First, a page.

States Oidipus, as almost every Greek myth, is a very complex structure - the collective achievement through the centuries, of people, and of poet, and of plastic artist, all adding motifs to the Oidipus edifice and thus raising it to its majestic structure. Presents with a mere catalogue of viewpoints on Oidipus mythology. Relates the first introduction to Oidipus in literature is found in the Iliad and in Hesiod, later in the Nekyia.
Compares the dramatisation of the Oedipus myth by Sophocles in his 'Oedipus Rex' and by Cocteau in his 'La Machine Infernale'. Explains both dramas are based on fundamentally the same story but nevertheless there are great differences in structure due to a difference in attitude towards Fate on the part of the two dramatists. Feels Cocteau succeeds in giving a fascinating dramatisation of the myth, but gives no new interpretation
Tries to show that the normal interpretation of Aristotle is not the one that follows logically from the text, and that consequently the argument assumed by scholars is not the correct one. Sees that the argument is somewhat subtler than is usually conceived, and that although Aristotle's explanation is nowhere misleading, it leaves much to be desired
Looks at three bronze statues erected by the orator Lycurgus in honour of the three tragedians. Is a note on an inscription on Pollux and his chronology recently published by Prof. B.D. Meritt from the Agora of Athens. Then looks at P.Oxy. 2331: Anonymous which contains verses on the labours of Hercules. Underlines some doubts rather than seek to offer solutions to some of the Bekker Anecdota passages. Finally looks at some miscellaneous glosses
States neither Greek nor Roman historiography was the story of the distant past based on documentary research. Feels two factors have been apt to influence current views on early Roman historiography namely the attitude of the literary historian who regards the history of a genre as an evolution out of more primitive beginnings; and the attitude of the scientist who in modern times looked upon the science of historiography as a discipline.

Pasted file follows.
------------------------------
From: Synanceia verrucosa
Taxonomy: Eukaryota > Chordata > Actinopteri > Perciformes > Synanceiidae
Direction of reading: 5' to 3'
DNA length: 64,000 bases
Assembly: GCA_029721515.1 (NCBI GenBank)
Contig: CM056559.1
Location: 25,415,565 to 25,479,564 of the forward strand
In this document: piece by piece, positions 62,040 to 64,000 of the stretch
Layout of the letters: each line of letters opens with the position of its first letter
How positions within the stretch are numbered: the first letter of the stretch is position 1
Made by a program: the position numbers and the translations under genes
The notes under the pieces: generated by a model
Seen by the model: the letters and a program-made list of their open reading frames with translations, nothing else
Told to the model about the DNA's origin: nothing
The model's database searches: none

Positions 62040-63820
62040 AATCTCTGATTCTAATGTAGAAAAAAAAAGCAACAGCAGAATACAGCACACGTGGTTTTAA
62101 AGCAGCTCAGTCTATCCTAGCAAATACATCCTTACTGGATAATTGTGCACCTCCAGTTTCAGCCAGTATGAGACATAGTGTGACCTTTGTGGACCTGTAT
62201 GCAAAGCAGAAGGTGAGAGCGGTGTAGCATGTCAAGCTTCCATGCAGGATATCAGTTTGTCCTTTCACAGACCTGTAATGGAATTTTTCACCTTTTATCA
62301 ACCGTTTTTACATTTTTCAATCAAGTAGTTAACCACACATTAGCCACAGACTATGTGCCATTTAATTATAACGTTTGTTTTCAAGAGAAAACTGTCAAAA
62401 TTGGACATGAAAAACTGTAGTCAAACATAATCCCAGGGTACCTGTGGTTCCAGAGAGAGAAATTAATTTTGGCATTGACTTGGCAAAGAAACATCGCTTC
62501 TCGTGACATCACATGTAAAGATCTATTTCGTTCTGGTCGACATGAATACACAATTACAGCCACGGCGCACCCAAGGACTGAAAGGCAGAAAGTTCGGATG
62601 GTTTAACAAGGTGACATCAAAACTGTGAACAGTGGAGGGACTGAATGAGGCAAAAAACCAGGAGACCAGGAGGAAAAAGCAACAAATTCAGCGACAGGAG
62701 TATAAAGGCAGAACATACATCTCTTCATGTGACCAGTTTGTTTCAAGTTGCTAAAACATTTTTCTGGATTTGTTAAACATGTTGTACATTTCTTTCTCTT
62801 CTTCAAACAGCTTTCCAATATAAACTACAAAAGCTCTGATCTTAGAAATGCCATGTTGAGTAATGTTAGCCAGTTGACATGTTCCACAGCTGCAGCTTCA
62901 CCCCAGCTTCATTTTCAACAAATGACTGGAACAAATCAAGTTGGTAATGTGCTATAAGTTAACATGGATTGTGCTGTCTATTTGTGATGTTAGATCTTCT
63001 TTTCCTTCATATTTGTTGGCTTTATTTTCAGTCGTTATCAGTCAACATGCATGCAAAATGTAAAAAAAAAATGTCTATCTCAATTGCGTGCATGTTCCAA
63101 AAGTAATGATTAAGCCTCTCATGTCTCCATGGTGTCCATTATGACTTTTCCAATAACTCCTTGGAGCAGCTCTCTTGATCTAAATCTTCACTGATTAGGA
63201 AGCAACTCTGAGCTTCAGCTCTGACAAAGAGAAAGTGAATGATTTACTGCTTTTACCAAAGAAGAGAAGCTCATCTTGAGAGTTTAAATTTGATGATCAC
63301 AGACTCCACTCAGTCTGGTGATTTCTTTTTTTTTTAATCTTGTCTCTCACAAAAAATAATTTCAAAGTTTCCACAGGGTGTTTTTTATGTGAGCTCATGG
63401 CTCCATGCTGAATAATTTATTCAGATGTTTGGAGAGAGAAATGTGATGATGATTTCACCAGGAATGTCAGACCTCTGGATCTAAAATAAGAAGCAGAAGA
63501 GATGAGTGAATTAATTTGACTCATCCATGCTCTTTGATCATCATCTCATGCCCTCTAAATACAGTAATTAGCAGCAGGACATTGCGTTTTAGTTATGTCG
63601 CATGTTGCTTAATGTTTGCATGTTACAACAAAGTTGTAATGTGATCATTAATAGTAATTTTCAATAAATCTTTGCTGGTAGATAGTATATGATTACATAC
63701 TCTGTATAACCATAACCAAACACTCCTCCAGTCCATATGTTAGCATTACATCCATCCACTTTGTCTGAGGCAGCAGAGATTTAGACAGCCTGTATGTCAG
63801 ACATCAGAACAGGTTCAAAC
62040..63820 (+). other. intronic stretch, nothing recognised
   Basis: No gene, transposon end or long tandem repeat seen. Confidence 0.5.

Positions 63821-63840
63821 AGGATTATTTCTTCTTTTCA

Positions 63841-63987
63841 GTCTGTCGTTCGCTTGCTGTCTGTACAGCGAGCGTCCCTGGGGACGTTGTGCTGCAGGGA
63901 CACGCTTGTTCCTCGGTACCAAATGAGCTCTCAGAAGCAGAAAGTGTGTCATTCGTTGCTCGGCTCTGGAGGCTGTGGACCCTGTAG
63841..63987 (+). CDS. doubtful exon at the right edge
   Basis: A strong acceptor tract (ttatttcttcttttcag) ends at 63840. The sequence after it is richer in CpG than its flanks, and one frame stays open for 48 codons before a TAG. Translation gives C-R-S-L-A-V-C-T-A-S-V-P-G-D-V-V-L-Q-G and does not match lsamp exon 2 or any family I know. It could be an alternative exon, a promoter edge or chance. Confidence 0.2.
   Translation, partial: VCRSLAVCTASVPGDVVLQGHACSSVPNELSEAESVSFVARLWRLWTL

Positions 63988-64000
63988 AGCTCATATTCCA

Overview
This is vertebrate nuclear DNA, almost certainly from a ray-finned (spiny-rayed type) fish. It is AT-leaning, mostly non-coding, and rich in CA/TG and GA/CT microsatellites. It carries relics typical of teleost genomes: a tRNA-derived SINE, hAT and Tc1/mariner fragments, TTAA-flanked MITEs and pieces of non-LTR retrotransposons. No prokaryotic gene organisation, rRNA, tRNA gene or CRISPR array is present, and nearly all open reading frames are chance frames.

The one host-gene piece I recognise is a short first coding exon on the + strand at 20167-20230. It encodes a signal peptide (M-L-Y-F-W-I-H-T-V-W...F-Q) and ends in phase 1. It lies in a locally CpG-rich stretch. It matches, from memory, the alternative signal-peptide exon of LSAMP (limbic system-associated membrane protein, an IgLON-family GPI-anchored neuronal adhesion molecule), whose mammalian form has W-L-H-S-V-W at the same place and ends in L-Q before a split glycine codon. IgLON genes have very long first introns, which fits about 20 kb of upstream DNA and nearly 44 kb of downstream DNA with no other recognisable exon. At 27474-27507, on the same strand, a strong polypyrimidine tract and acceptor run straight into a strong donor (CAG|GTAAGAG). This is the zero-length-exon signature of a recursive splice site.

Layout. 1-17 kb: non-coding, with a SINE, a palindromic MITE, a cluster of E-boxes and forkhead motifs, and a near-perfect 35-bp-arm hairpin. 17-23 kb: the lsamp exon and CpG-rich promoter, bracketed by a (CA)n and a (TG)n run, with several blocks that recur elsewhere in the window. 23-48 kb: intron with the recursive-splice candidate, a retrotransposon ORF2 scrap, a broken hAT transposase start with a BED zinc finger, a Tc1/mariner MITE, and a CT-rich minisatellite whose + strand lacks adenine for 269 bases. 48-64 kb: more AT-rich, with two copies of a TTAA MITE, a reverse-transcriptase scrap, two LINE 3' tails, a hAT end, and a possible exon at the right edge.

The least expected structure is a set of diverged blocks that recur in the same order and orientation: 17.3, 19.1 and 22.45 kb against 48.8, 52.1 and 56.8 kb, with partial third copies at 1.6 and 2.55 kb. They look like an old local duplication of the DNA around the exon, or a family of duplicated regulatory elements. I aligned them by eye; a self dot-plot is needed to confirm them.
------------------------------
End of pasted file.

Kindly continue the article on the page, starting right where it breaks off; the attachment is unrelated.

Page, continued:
Attempts to examine the events leading up to Sulla's death in an attempt to see whether any symptoms of a medically diagnosable disease can be discerned in the various accounts of that death. Does this by building up a medical case history of Sulla's life and supplementing it with medical case histories of his immediate kin. Avoids the desperate expedient of asserting that Plutarch and his sources are talking nonsense about Sulla's death
States literary discussions of Quintilian's views on the rhetorical sententia are usually confined to his very sensible precepts on the use of this device given in paragraphs 25-34 of Inst. Or. VII.v.2. Feels a closer examination of the neglected but important paragraphs 3-24 is justified, and now attempts to analyse them and to discern the system underlying Quintilian's treatment.
Aim is to investigate Roman attitudes to the largely Celtic tribes of Europe who became the inhabitants of the western provinces of the empire. Is confined to the period before the second century A.D. Distinguishes the attitudes of various peoples after an investigation of some terms commonly found in contexts referring to foreign peoples and some general remarks on the place of the provinces in Roman thinking.
Contributes to the previous discussions in Acta classica (vol. 2, 1959 and vol. 3, 1960) about Petronius' 'bucca, bucca quot sunt hic?' by offering information from the South African cultural history. Explains how the game 'Bok-bok-staan-styf' is played and feels there is no correspondence with the Latin 'bucca'